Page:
She laughs and quotes Hamlet the first time he asks her. "We will have no more marriages."

The second time he asks, she protests more strenuously. "I'm no good at marriage, darling. Neither are you. This is better. This is good. Let's leave well enough alone, shall we?"

The third time, she says simply, "Yes."

They are married again on a cool fall day, a little more than a year after their reconciliation.

All their assorted children and grandchildren are in attendance, even Duke, who calls her Lucy and pulls her into a bear hug. She almost loses her thin grip on composure when he apologises for coming between them the first time around. It's all she can manage to pat his cheek and shake her head quickly, before she has to turn away, blinking.

Dear boy. It was never him; it was always her.

Lily is present as well, along with Holden and the kids. All has been forgiven for a while now, thank heavens, ever since her daughter realised she was serious about staying out of her hair.

She has other priorities now.

Bianca has flown in from New York with her husband and children. Andy is there with his daughter, camera in hand. Margo and her family sit with Sierra and Lucy and she can't help but think of those who are missing from that particular family portrait.

Her once and future niece Pamela, approaches with an elderly lady in tow: John's sister, Annette, whom she'd never managed to meet when they'd been in-laws. "I'm surprised it took this long," the other woman says. "He's loved you forever."

She smiles. "I've loved him longer. But we're a stubborn pair, your brother and I."

The regret is left unspoken, but she can see it reflected back at her from Annette's sad eyes.

And then it's time.

As always, they eschew tradition and walk down the aisle together, arm in arm. He wears a tuxedo, she a red satin ball gown. He's always liked her in red.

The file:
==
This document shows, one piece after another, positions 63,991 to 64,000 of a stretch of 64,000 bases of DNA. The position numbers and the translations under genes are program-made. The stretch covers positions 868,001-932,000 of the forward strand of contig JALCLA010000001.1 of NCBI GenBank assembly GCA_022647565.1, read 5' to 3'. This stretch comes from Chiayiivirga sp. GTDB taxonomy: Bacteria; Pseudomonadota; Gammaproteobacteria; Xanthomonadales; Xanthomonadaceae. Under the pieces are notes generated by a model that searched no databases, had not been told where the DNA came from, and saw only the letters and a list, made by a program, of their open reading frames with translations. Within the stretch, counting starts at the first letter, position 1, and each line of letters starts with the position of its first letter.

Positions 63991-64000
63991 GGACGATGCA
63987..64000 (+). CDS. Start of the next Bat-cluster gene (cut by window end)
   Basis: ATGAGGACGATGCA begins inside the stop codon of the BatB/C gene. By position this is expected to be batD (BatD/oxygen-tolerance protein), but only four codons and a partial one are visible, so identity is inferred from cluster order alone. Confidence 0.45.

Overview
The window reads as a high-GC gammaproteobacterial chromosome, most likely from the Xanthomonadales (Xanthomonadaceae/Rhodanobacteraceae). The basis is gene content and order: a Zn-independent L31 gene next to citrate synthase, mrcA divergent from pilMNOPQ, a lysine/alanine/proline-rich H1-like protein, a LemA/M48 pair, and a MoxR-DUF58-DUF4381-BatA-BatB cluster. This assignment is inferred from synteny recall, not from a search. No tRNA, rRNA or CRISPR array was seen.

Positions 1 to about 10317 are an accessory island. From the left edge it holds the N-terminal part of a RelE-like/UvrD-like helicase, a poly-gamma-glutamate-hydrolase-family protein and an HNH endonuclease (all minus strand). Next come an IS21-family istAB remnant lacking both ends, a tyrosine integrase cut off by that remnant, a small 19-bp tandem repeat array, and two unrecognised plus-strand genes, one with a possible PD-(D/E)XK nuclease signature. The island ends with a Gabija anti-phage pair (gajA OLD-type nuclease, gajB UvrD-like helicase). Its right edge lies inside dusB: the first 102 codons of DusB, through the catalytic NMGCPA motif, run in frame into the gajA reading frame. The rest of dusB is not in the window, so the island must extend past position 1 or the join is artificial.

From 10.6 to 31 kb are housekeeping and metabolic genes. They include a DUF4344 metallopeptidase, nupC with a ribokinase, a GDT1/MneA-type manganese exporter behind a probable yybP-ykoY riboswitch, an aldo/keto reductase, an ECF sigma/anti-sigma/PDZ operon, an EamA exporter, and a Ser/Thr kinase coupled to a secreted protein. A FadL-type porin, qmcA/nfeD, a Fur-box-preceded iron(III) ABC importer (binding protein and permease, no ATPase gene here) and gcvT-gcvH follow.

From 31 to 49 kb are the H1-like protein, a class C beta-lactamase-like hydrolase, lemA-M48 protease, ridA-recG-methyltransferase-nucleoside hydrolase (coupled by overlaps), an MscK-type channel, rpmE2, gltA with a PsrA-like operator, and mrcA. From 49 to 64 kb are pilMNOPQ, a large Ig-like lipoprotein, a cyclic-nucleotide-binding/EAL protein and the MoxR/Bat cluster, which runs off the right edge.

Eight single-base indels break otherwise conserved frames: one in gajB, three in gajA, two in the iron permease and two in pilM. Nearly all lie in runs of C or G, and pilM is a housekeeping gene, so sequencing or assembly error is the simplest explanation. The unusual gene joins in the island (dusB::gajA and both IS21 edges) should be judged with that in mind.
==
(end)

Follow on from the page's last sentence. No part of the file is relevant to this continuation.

Diamonds in the shape of a bathtub glitter from the centre of her neckline.

They stick with the usual vows: to have, to hold, to honor, to cherish. The words don't matter; they've said them before. What matters is her hands in his, the meeting of their eyes, the touch of their lips, the joining of their hearts, together again as though they were never apart.

And maybe their hearts never were.

She always assumed it would be her first. She's older and her health has been iffy since the last bout of cancer, but she hoped she had a few more good years left to give him.

He sits her down late one summer's evening, holds her hand, and lays it out for her. "I'm sick, dear. Cancer. I've got…six months, maybe a year. No more."

Silence. The night grows colder, darker. He doesn't let go of her hand. She doesn't let go of his.

"We have a pact," she says eventually. Neither of us know what the future holds, he'd reminded her once, not so long ago. Nobody knows.

"That we do."

"So ask me again."

The third time he asks her, she says, "Yes."

A/N: I missed a lot between 1991 and 2010 so if something doesn't make sense, that's why. Also, I own nothing. Thanks for reading.